When iOS 7 went into beta, I closely followed the evolution of the design as it moved through releases. I endured with the frequent crashes, glitches, and problems associated with a piece of software that is in beta. The fact that my phone crashed every five minutes somehow seemed worth it because I felt like I was in the passenger seat of the product team as they worked out their design details.
A part of the update that I was especially interested in was the call screen. It was just a few icons, a plain red bar that you could slide to end a call, and some text. That’s it. No fuss. Simple.
But then something changed between the beta 4 and the beta 5 releases. They redid the call screen. The icons now had circle outlines and the ‘end call’ bar was changed.
I (quite irrationally) disliked this change. I found out that the reason for the changes was due to user testing. People didn’t know they could click on the icon. I found it hard to believe that if someone wanted to mute the call, they would not think to click on the thing that says mute. This was not a satisfying answer. I remember thinking (and probably ranting to my friends) about how Apple missed an opportunity to push their customers. People (millions of people at that) were going to use this interface. Even if the first time they tried to use it it took them an extra second or two to know to click on one of these buttons, they would get it by the second time. It would become normal for them by the third.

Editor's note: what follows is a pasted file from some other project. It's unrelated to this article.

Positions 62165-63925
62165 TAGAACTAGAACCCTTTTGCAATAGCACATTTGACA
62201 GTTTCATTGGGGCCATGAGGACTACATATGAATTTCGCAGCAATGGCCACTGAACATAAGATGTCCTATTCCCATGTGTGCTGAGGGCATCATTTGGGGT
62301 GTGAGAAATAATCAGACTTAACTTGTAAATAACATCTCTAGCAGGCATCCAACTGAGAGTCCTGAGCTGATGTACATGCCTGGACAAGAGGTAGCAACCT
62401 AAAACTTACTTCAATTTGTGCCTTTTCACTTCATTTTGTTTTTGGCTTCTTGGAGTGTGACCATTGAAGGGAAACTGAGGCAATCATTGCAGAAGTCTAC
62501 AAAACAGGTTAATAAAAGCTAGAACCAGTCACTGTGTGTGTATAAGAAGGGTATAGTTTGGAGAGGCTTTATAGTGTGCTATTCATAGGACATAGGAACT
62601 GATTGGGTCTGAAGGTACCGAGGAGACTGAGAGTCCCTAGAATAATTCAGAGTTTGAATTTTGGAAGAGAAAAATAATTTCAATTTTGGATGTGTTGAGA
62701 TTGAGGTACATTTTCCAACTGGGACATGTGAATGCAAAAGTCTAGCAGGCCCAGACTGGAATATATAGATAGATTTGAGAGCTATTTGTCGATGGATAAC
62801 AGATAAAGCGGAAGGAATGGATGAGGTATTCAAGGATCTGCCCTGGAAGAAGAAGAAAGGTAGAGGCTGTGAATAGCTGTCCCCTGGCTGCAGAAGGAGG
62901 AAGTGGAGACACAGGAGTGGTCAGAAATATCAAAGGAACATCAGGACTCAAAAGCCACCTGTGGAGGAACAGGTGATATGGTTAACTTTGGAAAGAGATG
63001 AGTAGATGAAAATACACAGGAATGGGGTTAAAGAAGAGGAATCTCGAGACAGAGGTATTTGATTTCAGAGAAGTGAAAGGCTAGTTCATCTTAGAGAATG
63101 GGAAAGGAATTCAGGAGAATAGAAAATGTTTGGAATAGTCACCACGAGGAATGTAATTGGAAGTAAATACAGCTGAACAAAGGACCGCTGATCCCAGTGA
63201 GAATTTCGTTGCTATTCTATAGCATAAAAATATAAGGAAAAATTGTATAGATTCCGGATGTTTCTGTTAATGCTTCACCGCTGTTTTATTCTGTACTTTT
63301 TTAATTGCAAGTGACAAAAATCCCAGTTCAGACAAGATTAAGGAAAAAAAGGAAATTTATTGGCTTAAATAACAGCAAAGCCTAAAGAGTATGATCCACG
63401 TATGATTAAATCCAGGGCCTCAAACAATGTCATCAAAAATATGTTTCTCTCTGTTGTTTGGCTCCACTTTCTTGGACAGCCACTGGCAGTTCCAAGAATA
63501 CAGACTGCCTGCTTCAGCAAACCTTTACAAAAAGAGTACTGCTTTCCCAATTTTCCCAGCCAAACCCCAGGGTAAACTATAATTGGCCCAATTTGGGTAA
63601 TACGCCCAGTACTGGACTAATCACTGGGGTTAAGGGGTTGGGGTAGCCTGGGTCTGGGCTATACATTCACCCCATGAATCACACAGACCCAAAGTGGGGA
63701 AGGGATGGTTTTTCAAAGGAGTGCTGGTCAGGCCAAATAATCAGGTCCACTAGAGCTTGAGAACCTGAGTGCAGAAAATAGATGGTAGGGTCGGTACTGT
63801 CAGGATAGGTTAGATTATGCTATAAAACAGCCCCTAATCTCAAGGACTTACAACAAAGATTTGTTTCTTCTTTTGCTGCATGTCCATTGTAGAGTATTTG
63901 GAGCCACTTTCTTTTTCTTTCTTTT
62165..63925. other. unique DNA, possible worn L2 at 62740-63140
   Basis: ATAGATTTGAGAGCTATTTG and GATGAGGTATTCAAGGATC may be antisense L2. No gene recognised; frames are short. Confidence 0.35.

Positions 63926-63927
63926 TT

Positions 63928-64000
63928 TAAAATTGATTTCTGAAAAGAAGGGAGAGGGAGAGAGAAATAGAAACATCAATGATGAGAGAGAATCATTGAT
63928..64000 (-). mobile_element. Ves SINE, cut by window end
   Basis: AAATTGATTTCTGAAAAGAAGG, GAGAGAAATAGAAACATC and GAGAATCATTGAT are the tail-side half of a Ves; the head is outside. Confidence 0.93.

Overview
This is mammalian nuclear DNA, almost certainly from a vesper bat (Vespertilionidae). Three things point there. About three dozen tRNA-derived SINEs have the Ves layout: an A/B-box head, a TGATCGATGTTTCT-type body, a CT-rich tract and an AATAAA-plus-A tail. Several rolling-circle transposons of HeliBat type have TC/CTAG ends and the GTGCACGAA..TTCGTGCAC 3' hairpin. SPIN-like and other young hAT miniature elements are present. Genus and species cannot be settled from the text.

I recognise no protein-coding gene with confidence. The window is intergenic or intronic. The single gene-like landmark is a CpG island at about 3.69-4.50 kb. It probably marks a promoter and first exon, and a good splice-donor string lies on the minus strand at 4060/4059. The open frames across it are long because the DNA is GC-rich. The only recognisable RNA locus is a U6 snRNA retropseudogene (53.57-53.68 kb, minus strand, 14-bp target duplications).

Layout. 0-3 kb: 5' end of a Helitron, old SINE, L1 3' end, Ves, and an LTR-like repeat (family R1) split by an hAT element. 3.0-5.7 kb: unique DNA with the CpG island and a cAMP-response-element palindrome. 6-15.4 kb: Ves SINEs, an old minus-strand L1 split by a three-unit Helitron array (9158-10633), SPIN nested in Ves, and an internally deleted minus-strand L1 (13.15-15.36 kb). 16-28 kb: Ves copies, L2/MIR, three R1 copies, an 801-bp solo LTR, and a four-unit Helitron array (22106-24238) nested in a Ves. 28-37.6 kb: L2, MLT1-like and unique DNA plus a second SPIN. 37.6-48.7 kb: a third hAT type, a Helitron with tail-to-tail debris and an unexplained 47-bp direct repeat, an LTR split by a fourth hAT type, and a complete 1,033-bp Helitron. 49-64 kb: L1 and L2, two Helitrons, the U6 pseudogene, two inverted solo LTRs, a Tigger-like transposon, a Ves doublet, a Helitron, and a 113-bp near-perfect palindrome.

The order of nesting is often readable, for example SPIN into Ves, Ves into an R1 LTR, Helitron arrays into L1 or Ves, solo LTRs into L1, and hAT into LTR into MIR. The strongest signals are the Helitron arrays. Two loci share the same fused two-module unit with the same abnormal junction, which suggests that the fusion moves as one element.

I thought that this was an opportunity to undo some of our dependency on oversaturated visual clues; to educate the user away from the double bevels and glossy, lickable buttons of the past, and towards the subtle and refined flat icon instead.
Now, that is way over dramatic. I have come to like the call screen and have seen how it has successfully evolved over iterations. Some of that change in visual literacy is happening to an extent as well. Whether I was off-base or not, I think my response brought up some important questions for me. Namely, what role does user testing play in the design practice, and what is our responsibility to improve our user’s visual literacy?